The Sorry Saga of Bhutan's North

The Sorry Saga of Bhutan's North
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Monday, February 22, 2010

How do the farms do?

19 February 2010
The RNR Census 2009, re leased recently, paints a com prehensive picture of use and sale of natural resources.
The census, which collect ed data from 57,412 (93.2 percent) of households that engaged in agricultural farm­ing activities across 205 ge wogs and extended municipal areas in 20 dzongkhags, was conducted for the production year 2008.
The study showed a 14 per cent decrease in agricultural land area. Compared to 2000 data, wetland decreased by 11 percent and dry land, by 17 percent. However, cash crop land increased by 12.1 percent.
However, upon completion of the ongoing nationwide ca dastral land survey and grant ing of land kidu, the agricul tural land area is expected to change drastically.
Twenty-three percent of agriculture land had been left fallow mainly on account of crop damage by wild animals which accounted for 36.07 percent.
Maize accounted for the largest amount (69.38 per cent) of cereal grains de stroyed by wild animals fol lowed by rice (27.39 percent). Wild boar was responsible for destroying 63.34 percent of the cereal grains. About 6.16 percent of the cereal cultivat ed area was affected by wild animals with corresponding production loss estimated at 3.26 percent.
In 2008, about 55.74 per cent of the rural households was affected by crop damage by wild animals and 30.61 percent of households faced insufficient irrigation water. Limited access to market, pests and diseases, and land shortage were other con straints.
In the same year, wild animals killed 2,205 cattle, 499 yaks, 204 horses, 1,488 sheep, 180 goats, 41 pigs and 2,316 chickens.
According to the study, the population of yak had in creased by 15.9 percent and that of goats by 9.1 percent. There was a drastic decrease in the population of pigs, sheep, horses, and poultry by 54.1 percent, 47 percent, 19.9 percent and 14.3 per cent respectively.
The households mostly owned cattle (310,071), yaks (40,482), poultry (197,766), horses (22,335) and pigs (18,963). About 14 percent of the households owned cats and six percent, dogs.
The study did not reveal much difference in diary pro duction but there was a dras tic decrease in quantity of all kinds of meat.
According to the study, farm mechanisation had greatly improved. However, in terms of land cultivation, about 88.10 percent of the households still used oxen, 7.43 percent used power til ler and other farm machinery, and 0.98 percent dug the land manually.
For 59.4 percent of the households, horticulture crops are the main sources of cash income followed by live­stock products for 33.6 per cent of households and off-farm activities for 32 percent of households. However, for Gasa Dzongkhag, the main cash income for 56.7 percent of households is livestock products, for 37.4 percent it is use of yaks and horses for transport, and for 30.7 per cent it is non-wood forest products.
Despite many constraints, production was not bad. 2008 produced 52,959.4 metric tonnes (MT) of po tatoes, 7,312.5 MT of chil lies, 3,459.2 MT of beans and 3,578.8 MT of mustard. Among the cash crops, the biggest produce was 38,183.8 MT of mandarin followed by 5,410.4 MT of apple and 961 MT of peach.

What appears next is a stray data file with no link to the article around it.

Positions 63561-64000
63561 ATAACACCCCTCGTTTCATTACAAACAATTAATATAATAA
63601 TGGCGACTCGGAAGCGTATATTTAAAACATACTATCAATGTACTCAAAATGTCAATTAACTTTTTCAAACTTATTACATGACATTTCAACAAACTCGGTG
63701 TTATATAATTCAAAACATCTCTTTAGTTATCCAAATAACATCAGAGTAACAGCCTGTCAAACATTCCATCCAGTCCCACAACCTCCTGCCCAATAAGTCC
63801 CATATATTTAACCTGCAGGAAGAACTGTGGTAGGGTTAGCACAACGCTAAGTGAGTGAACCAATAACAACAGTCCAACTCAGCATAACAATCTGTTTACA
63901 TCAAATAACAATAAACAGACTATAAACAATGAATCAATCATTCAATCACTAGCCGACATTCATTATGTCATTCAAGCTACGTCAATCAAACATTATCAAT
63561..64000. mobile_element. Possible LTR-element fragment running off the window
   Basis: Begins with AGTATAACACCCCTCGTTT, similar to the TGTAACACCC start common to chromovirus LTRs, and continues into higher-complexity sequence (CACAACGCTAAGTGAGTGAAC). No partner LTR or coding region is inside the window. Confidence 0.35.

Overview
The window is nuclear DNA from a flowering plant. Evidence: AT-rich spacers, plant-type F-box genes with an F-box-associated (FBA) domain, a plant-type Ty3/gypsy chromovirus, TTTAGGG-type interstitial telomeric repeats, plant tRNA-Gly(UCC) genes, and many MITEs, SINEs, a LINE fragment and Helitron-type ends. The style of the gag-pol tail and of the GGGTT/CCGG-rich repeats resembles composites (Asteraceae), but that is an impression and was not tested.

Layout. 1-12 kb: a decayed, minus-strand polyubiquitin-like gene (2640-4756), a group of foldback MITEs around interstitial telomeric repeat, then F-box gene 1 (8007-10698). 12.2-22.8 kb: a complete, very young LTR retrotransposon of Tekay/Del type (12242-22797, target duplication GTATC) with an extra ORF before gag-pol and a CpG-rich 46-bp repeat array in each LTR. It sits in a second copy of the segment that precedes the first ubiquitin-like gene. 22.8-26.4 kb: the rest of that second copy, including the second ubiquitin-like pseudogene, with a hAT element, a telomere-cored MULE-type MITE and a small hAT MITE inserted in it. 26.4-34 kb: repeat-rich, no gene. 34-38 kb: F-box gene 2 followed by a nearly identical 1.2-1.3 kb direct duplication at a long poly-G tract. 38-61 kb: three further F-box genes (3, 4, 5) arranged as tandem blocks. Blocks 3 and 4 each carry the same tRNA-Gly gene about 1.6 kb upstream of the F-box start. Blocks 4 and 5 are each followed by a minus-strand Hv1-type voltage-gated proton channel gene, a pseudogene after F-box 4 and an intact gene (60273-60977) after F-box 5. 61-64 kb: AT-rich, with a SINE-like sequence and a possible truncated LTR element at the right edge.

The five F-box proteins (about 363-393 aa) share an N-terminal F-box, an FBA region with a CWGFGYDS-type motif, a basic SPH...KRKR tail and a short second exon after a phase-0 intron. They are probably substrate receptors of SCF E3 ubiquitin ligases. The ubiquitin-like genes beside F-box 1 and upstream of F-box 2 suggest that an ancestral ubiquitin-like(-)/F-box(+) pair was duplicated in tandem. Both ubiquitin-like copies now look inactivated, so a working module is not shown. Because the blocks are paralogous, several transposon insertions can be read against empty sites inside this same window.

In forestry sector, at least 89.76 percent of the house holds were reported to be aware of the forestry rules. About 79.48 percent of the households were of the opin ion that the coming of elec tricity would reduce pressure on the forest resources.
A total of Nu 2,045.75 mil lion was generated from the sale of cereal grains followed by horticulture crops (78.55 percent), livestock products (14.90 percent) and forest products and byproducts (6.55 percent).
A total of Nu 866.13 million was spent on the purchase of food commodities such as grains (36.64 percent), dairy products (14.5 percent), eggs (0.85 percent), fish (4.76 per cent), meat (17.79 percent), cooking oil (16.17 percent), sugar (0.78 percent) and veg etables and others (8.51 per cent).
The study showed that since 2000, the number of agricultural households in creased by 1.7 percent and total number of households enumerated increased by 5.4 percent.
The proportion of rural households within less than one hour’s walking distance to road points has increased to 53 percent and within six hours walking distance to 90 percent from 40.2 percent and 83.5 percent respectively in 2000.
The expenditure in some dzongkhags outstrips income, which indicates that the pro duction in general is low.
Dzongkhag Income Expenditure
Thimphu 52.83 47.55
Paro 114.36 103.34
Haa 28.97 31.01
Chukha 90.01 58.96
Samtse 99.82 87.02
Punakha 79.89 48.63
Gasa 19.07 14.71
Wangdiphodrang 169.18 48.11
Tsirang 37.40 39.16
Dagana 36.83 39.53
Bumthang 57.82 35.01
Trongsa 25.03 12.44
Zhemgang 19.87 13.67
Sarpang 39.57 58.99
Lhuentse 20.81 16.89
Monger 77.27 43.06
Trashignag 87.83 64.13
Trashiyangtse 38.18 27.69
Pemagatshel 27.52 39.85
Samdrupjongkhar 48.93 36.34
By Sonam Pelden & Namgay Tshering

Bhutan observer

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